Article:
The show does suffer a bit from narrative problems common to flashback stories — with precarious character logic, ‘twist #3’ at the finish reveals that most of the film’s running time has been a Hitchcockian untrustworthy flashback. Don Castle and the director can do little to soften this disruption; it’s as if we need to see the whole show again to find out to what degree ‘reality’ has been cheated.
Just one split screen shot places both sisters on the screen at the same time. Since we barely get to see the ‘good’ Linda, we don’t feel her influence the way we do that of the ‘bad’ sister. Convinced of her own irresistibility, Estelle is clearly manipulating both young men. Wally Cassell has little choice but to overact to make Johnny stand out. We see a rather graphic suicide but are told that the victim survives: the odd way that plot thread finishes makes us suspect that the Production Code mandated a story change with some altered dialogue. The show ends up a polished item that’s marginally more satisfying than Walter Mirisch’s first Monogram noirs named above. Yet it still plays as a stylish ‘tricky’ twist story. The leading characters never come into full focus, or grab us emotionally. The best impression is made by the veteran Regis Toomey, whose knowing gaze and assured manner walks away with the movie while clarifying its pretzel storyline.
Starring: Lee Tracy, Don Castle, Julie Bishop, Anabel Shaw, Regis Toomey, Douglas Walton, Francis Ford, Anthony Warde, Argentina Brunetti, Wilson Wood.
Art Director: Lewis H. Creber
Film Editor: Stewart S. Frye
From the story Inside Job by Raoul Whitfield
More conventional yet more satisfying is High Tide, filmed by much the same crew but given substantially higher-tier production values — more elaborate and varied sets, a larger cast and a faded star in the key role.
Excellent location work and process stage filming begins High Tide with another ‘flashback bookend’ structure, this one more arresting: pals Tim Slade (Don Castle) and Hugh Fresney (Lee Tracy) have rolled a car over a Malibu Cliff. Neither can budge: one is maimed and the other’s leg is pinned under the wreck. They can only wait as the tide comes in to drown them both. (The same concept was utilized for the 1953 noir suspense item Jeopardy, by director John Sturges.)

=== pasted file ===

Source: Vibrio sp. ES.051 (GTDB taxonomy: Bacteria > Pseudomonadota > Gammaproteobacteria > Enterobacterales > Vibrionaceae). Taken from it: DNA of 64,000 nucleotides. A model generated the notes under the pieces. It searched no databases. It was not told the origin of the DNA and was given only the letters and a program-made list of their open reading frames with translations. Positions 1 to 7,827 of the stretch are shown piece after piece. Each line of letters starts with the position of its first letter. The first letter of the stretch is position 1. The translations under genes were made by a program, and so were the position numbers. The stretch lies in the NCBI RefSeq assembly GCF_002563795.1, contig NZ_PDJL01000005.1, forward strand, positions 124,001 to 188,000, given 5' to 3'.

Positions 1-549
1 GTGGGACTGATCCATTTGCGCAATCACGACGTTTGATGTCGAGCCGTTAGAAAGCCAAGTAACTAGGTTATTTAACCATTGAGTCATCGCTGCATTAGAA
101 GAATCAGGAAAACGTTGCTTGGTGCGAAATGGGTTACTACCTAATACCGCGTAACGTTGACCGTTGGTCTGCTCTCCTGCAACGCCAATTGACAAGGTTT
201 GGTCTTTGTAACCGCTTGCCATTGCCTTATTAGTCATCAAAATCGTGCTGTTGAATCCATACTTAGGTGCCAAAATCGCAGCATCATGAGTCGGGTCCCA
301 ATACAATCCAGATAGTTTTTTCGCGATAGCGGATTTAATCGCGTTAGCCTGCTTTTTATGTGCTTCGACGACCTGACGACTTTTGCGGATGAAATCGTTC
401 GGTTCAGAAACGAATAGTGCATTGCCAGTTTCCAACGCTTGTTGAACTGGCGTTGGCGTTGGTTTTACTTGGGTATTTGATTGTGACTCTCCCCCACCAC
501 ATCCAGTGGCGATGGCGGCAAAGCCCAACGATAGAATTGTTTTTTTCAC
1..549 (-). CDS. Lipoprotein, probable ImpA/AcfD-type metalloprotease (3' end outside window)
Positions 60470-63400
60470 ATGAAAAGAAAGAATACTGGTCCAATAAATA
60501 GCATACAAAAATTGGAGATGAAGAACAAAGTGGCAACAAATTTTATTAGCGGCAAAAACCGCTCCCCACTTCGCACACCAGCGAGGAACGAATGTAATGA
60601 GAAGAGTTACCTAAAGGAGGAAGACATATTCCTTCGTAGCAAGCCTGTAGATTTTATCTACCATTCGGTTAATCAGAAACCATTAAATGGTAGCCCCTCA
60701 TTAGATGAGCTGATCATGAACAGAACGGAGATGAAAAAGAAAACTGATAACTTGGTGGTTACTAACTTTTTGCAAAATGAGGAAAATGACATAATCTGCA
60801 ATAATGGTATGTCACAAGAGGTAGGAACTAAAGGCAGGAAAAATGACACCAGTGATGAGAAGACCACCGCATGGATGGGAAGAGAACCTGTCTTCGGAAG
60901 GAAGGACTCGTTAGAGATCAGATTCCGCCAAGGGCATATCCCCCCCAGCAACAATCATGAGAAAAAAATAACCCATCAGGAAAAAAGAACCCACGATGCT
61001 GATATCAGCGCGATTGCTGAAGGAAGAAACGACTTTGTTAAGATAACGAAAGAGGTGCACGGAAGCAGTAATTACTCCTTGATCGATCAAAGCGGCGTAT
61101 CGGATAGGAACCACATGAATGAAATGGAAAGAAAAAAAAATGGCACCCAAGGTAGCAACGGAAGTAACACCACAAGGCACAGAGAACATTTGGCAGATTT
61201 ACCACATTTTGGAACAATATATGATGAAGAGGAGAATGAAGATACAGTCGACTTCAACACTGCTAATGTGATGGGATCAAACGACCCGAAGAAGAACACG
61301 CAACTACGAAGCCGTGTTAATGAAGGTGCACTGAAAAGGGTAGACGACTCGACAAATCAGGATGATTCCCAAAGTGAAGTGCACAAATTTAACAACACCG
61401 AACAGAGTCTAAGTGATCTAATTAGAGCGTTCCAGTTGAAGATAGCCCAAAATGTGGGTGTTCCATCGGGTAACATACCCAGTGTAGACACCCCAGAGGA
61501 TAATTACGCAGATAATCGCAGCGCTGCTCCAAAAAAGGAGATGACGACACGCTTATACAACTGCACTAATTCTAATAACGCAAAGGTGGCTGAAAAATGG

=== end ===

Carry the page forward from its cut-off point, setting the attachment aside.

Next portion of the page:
The flashback sees Tim, an ex-newspaperman working as a private investigator in San Francisco, summoned by Los Angeles newspaper editor Hugh to help protect Hugh’s publisher Clint Vaughn (Douglas Walton of Damaged Goods and Murder, My Sweet) from a possible mob threat: nightclub gangster Nick Dyke (Anthony Warde) is furious at the news stories Hugh and Clint have printed.
Ladies’ man Tim knows something’s wrong in the whole setup. Clint’s wife Julie (Julie Bishop of The Black Cat and The Threat) openly propositions Tim in her husband’s presence, while Tim finds himself interested in Clint’s lovely secretary Dana (Anabel Shaw of Gun Crazy) — who he finds in the company of Nick Dyke. Tim wants to know about some mysterious ‘important papers’ that the retired newsman Pop Garrow (Francis Ford) is secretly safeguarding for Clint.
A brutal murder occurs right in the newspaper building, and the cynical Inspector O’Haffey (Regis Toomey) finds that most of the facts point to the sharp-talking Tim. Tim makes himself look even more guilty when he discovers another murder, and flees with O’Haffey’s gun.
High Tide gets plenty of mileage from the hardboiled pitch of the dialogue — neither Tim nor Hugh seem capable of saying things in plain English. Star Don Castle fares better in this show, due to Tim Slade’s more straightforward character. The great Lee Tracy lays on the ‘Front Page’ patter and attitude in high style. The actor’s high-class professionalism (and that of Regis Toomey) may be responsible for the overall consistent performances. Everyone is good, and both Julie Bishop (unstable, tricky) and Anabel Shaw (charming but potentially suspect) make positive impacts.
This may be a lowercase noir, but its mystery unfolds rather well. The only production weakness to speak of are some hazy rear-projection setups to place actors in Union Station, where Pop Garrow stashes the valise with the ‘important papers.’ Much better process illusions provide impressive ocean backgrounds for the dramatic action in the wrecked car on the beach. Death and beaches go together well in film noir.